Skip to main content

De-Introducing the New Testament: Texts, Worlds, Methods, Stories




De-Introducing the New Testament: Texts, Worlds, Methods, Stories

Todd Penner, Davina Lopez

ISBN: 978-1-405-18768-8 May 2015 Wiley-Blackwell 256 Pages


In De-Introducing the New Testament, the authors argue for a renewed commitment to the defamiliarizing power of New Testament studies and a reclaiming of the discipline as one that exemplifies the best practices of the humanities.

  • A new approach that asks us to ‘defamiliarize’ what we think we know about the New Testament, articulating themes and questions about its study that encourage further reflection and engagement
  • Looks behind the traditional ways in which the NT is “introduced” to critically engage the conceptual framework of the field as a whole
  • Provides a critical intervention into several methodological impasses in contemporary NT scholarship
  • Offers an appraisal of the relationship between economics and culture in the production of NT scholarship
  • Written in a style that is clear and concise, ideal for student readership

Acknowledgments ix

(De-)Introduction 1

Seeing Old Stones Anew 1

Introducing the New Testament as Introducing Traditional

New Testament Scholarship 4

Introducing Criticisms of Traditional New Testament Scholarship 9

Introducing De-Introducing the New Testament 17

1 The Order of New Testament Things: Questioning Methods and Meanings 25

The Bone-Box of James, “the Brother of Jesus” 25

Ways of Knowing a Subject of Study 31

Ordering Principles in the Study of the New Testament 35

Ways of Knowing New Testament “Things” 62

2 Foregrounding New Testament Backgrounds: Contextualizing Interpretation 71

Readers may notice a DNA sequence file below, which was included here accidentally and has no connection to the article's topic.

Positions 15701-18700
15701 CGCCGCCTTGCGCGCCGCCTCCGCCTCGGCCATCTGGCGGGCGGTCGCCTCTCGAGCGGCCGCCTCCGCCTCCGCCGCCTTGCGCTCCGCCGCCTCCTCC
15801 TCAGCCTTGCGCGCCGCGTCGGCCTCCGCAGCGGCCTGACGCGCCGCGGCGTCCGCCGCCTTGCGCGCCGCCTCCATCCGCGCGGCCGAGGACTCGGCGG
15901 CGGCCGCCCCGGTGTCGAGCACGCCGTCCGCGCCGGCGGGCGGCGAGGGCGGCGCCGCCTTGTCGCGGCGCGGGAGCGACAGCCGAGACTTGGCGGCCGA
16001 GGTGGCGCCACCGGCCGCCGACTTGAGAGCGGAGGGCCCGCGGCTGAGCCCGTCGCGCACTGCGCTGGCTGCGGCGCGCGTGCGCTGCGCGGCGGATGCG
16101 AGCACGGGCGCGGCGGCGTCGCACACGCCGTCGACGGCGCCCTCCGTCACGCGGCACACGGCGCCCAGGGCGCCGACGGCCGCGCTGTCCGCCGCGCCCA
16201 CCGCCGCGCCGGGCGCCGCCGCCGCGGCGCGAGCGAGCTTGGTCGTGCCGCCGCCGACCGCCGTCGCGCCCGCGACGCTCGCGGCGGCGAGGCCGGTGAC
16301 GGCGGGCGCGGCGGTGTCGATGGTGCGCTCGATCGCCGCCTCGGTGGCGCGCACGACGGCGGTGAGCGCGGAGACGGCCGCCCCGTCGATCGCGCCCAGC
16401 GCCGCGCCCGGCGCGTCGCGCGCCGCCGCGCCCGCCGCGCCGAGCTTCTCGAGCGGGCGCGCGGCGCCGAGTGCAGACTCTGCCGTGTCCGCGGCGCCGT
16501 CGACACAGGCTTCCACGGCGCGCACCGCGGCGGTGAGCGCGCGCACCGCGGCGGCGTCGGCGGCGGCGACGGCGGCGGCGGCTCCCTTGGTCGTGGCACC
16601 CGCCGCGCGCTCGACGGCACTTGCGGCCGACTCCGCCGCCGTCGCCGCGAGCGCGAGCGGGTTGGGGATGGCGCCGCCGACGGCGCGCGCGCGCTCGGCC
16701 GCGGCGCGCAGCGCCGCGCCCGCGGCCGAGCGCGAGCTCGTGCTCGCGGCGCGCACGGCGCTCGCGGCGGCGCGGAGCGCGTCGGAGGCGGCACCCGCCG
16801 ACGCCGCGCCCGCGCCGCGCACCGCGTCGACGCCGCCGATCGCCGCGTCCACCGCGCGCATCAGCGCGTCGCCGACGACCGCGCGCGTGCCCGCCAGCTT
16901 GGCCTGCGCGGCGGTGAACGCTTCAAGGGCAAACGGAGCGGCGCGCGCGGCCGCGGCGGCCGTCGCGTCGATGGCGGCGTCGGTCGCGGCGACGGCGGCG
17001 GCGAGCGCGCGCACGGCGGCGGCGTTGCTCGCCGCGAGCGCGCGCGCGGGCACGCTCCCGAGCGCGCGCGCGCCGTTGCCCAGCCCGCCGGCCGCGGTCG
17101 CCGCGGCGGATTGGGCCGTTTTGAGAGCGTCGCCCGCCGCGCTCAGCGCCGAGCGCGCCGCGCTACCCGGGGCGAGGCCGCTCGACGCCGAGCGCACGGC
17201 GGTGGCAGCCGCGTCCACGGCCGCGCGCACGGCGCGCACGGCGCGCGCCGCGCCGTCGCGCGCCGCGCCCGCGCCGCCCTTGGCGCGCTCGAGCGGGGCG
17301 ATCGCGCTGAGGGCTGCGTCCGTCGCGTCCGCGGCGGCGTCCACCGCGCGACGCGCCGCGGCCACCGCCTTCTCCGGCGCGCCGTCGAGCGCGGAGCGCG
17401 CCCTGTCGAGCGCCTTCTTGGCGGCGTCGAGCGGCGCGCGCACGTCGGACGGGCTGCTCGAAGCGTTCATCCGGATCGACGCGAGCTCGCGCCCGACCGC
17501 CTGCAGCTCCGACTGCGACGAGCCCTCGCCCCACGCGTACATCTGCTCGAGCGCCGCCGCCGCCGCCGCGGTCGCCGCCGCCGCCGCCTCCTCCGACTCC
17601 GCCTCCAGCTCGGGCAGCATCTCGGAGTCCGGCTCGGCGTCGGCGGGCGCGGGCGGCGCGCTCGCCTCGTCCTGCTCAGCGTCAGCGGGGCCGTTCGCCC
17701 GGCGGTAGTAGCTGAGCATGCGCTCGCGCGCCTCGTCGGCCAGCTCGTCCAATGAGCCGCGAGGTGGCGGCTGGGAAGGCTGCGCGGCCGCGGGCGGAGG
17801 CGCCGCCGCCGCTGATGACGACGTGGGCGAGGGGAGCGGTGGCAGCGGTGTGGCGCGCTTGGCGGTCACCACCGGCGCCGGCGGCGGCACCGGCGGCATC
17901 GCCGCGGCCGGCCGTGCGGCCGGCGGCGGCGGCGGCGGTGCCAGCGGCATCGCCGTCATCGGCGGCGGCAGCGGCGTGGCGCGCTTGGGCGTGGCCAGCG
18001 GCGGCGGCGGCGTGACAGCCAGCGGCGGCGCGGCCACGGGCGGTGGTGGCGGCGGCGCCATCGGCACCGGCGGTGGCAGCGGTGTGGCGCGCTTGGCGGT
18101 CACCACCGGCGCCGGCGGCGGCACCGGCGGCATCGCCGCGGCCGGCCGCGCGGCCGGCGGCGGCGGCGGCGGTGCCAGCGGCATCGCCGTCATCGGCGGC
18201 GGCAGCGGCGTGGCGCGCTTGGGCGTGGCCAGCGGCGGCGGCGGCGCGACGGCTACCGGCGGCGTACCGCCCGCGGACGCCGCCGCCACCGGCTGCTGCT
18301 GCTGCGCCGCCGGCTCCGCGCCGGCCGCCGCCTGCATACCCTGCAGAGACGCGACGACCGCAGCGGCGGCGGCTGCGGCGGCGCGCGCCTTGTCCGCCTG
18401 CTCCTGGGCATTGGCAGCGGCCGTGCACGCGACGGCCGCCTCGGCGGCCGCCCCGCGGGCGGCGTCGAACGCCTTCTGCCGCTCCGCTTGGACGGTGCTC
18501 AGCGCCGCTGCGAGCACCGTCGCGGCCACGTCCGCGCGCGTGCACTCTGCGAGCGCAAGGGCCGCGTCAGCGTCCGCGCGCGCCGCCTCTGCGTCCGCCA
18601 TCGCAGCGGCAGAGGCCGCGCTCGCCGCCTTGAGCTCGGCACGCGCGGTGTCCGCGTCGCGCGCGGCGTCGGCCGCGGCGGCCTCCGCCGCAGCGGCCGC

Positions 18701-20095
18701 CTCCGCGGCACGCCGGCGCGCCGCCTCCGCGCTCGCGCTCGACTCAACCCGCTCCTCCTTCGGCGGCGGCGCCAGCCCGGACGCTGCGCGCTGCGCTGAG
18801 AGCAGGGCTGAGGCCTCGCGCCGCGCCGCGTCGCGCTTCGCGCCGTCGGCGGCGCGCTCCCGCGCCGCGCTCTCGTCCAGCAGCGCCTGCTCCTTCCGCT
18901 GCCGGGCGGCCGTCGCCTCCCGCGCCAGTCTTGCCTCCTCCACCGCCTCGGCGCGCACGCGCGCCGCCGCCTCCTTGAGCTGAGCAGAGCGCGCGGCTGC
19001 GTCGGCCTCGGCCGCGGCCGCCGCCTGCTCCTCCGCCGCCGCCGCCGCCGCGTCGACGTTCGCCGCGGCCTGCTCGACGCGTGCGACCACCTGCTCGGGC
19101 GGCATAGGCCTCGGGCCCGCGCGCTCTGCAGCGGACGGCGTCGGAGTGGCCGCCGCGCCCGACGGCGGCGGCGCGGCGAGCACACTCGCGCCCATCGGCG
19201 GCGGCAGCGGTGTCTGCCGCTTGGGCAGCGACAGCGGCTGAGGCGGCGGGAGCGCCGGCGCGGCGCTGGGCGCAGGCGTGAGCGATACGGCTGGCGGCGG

Jew” or “Judean”? The Present Confronts the Past 71

Introducing the New Testament: Making Meaning with the Context 76

Backgrounding the Backgrounds Approach 83

Backgrounding the Character of Early Christianity: Liberty against Tyranny 97

Contexts Matter, Ancient and Modern 110

3 Objects, Objectives, and Objectivities: Material and Visual Culture and New Testament Studies 119

Of Fragments and Forgeries 119

Archaeology and the Making of Objects 122

Excavating Discourses that Produce Ancient Objects 133

What Do We Do with Ancient Objects? 145

What Do We Want with Ancient Objects? 160

4 Brand(ish)ing Biblical Scholars(hip): New Testament Studies and Neoliberal Subjectivity 169

Who Can Be a “New Testament Scholar?” 169

Neoliberalism and the Politics of Identity 173

Branding as a Practice of Neoliberal Subjectivity 183

Branding New Testament Scholars(hip) 191

The One-Dimensional New Testament Scholar? 205

Back to the Future: Concluding Observations on History, Method, and Theory in New Testament Studies 215

Index 000

Lopez, associate professor of religious studies at Eckerd College in St. Petersburg FL, suggest that part of the radical potential of de-introducing the NT lies in the refusal to give up on history, and historical criticism, while continuing to think through methodological questions and issues in the discipline (New Testament Abstracts 2016)